The Earth Made New: Plains Indian Stories of Creation

by Paul Goble

This beautifully illustrated Plains Indian Creation story celebrates a new Earth after the flood and narrates the making of the buffaloes, mountains, plants, colorful horses and Thunderbirds among others. Weaving together the legends of the Plains Indian tribes, including the stories of the Cheyenne, Blackfoot, Arapaho, and the Crow, this revised edition contains 8 pages of additional illustrations and stories, as well as a new foreword. It also includes an extensive reference list and detailed introductory note. (More)





The Cheyenne Indians: Their History and Lifeways, Edited and Illustrated


by George Bird Grinnell
edited by Joseph A. Fitzgerald

George Bird Grinnell (1849-1938) lived with and studied the last of the Cheyennes who had lived the nomadic life in the old West. He was the long-time editor of Field & Stream magazine and helped to establish both the Yellowstone and Glacier National Parks. During his career he documented several tribes of the old West, including this vivid account of the last of the Cheyenne Indians, who were forced to live out their lives as nomads. Grinnell recorded for posterity the former way of life of the Cheyennes, making his career, as the famed historian Stephen Ambrose has said, “of incalculable benefit to every student of Western or Indian history.”

The present book is an edited version of Grinnell’s great work on the Cheyenne, which Dee Brown, author of Bury My Heart at Wounded Knee has described as “a favorite source book for everyone interested in Plains Indians.” This edition is also fully illustrated and includes selections from three articles previously unpublished in book form. (More)


The Image Taker: The Selected Stories and Photographs of Edward S. Curtis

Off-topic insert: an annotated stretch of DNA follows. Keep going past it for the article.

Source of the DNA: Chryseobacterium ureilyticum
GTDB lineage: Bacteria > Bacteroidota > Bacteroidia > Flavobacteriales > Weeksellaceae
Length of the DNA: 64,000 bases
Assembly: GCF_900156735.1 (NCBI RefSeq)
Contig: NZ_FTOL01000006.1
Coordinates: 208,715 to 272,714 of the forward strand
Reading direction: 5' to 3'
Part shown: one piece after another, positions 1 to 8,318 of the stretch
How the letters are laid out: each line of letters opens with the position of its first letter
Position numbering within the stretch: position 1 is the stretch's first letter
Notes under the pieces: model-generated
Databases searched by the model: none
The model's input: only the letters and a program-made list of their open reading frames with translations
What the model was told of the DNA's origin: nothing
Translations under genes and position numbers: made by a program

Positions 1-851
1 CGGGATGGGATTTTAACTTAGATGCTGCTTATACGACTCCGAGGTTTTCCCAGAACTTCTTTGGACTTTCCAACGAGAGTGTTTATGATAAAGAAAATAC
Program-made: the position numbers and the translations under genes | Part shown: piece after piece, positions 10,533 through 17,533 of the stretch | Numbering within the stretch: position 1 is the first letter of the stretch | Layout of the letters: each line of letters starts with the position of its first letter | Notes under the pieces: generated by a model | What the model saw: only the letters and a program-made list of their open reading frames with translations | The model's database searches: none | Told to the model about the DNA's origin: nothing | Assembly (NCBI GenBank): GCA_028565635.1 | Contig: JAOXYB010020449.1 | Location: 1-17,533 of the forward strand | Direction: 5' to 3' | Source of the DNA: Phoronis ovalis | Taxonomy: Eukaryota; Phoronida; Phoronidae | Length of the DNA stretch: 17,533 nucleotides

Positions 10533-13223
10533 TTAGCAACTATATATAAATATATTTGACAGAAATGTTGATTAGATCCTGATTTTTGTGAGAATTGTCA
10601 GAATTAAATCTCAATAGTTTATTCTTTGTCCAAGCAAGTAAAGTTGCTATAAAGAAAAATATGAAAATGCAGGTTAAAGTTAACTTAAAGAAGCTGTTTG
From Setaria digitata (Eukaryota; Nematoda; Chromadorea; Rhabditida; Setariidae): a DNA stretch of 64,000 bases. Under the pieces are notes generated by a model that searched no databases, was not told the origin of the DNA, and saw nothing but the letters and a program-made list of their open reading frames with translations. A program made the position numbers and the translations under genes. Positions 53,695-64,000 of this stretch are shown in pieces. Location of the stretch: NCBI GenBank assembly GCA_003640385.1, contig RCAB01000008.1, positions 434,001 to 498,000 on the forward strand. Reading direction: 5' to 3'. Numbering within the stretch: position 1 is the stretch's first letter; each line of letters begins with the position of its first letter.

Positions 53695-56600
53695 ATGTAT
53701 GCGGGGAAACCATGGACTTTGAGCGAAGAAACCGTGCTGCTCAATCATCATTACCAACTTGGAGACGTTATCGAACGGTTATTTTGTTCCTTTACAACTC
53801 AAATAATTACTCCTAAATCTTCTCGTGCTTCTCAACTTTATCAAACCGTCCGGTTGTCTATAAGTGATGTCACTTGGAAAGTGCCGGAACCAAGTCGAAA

edited by Gerald Hausman and Bob Kapoun

The photographs and stories of Edward S. Curtis (1868-1952) speak through time of a bygone age. His work acts as a bridge between generations and allows readers to experience firsthand the culture of the Indians of North America.

Between 1889 and 1930, Curtis traveled throughout North America photographing and recording the stories and lifeways of the last generation of Indians from the “Buffalo Days”. Beginning in 1907, he gradually published his 20-volume masterwork, The North American Indian.

Selected from that same masterwork, The Image Taker features nearly 200 photographs, rarely seen before in print, alongside the history, myths, and legends of 26 tribal nations. (More)
American Indian Key Authors
John Arlee is a Salish traditional spiritual leader and teaches both the Salish language and Salish tribal history at the Salish Kootenai College in Pablo, MT.

Mr. Arlee is a contributor to the book Native Spirit: The Sun Dance Way, by Thomas Yellowtail, edited by Michael Fitzgerald. Film interviews with Mr. Arlee are also included in the documentary films Native Spirit and The Sun Dance Way, directed by Jennifer Casey and produced by Michael Fitzgerald. (More)




Black Elk (Nicholas) (1863-1950) was an Oglala Sioux spiritual leader and medicine man. He was the second cousin of Crazy Horse. Black Elk participated, at about the age of twelve, in the Battle of Little Big Horn of 1876, and was wounded in the massacre that occurred at Wounded Knee in 1890.

The Spiritual Legacy of the American: Commemorative Edition (with letters while living with Black Elk) by Joseph Epes Brown contains previously unpublished correspondence from Brown during his time on the reservation, which sheds new light on the debate on whether Black Elk was indeed a sincere Catholic, as well as recording many of Black Elk’s observations on modern ways and traditional Indian spiritual values. (More)


Elenita and Marina (Weatherly) Brown are the wife and eldest daughter respectively of noted scholar of American Indian spirituality, Joseph Epes Brown.

They are the co-editors of The Spiritual Legacy of the American Indian: Commemorative Edition, with Michael Fitzgerald. (More)




Joseph Epes Brown was a professor of Religious Studies at the University of Montana. A renowned author in the fields of American Indian traditions and World Religions, Brown was one of the founders of Native American Studies and was largely responsible for bringing the study of these religious traditions into American higher education. His publications include The Sacred Pipe, his famous recounting of the sacred rites of the Oglala Sioux, and The Spiritual Legacy of the American Indian . (More)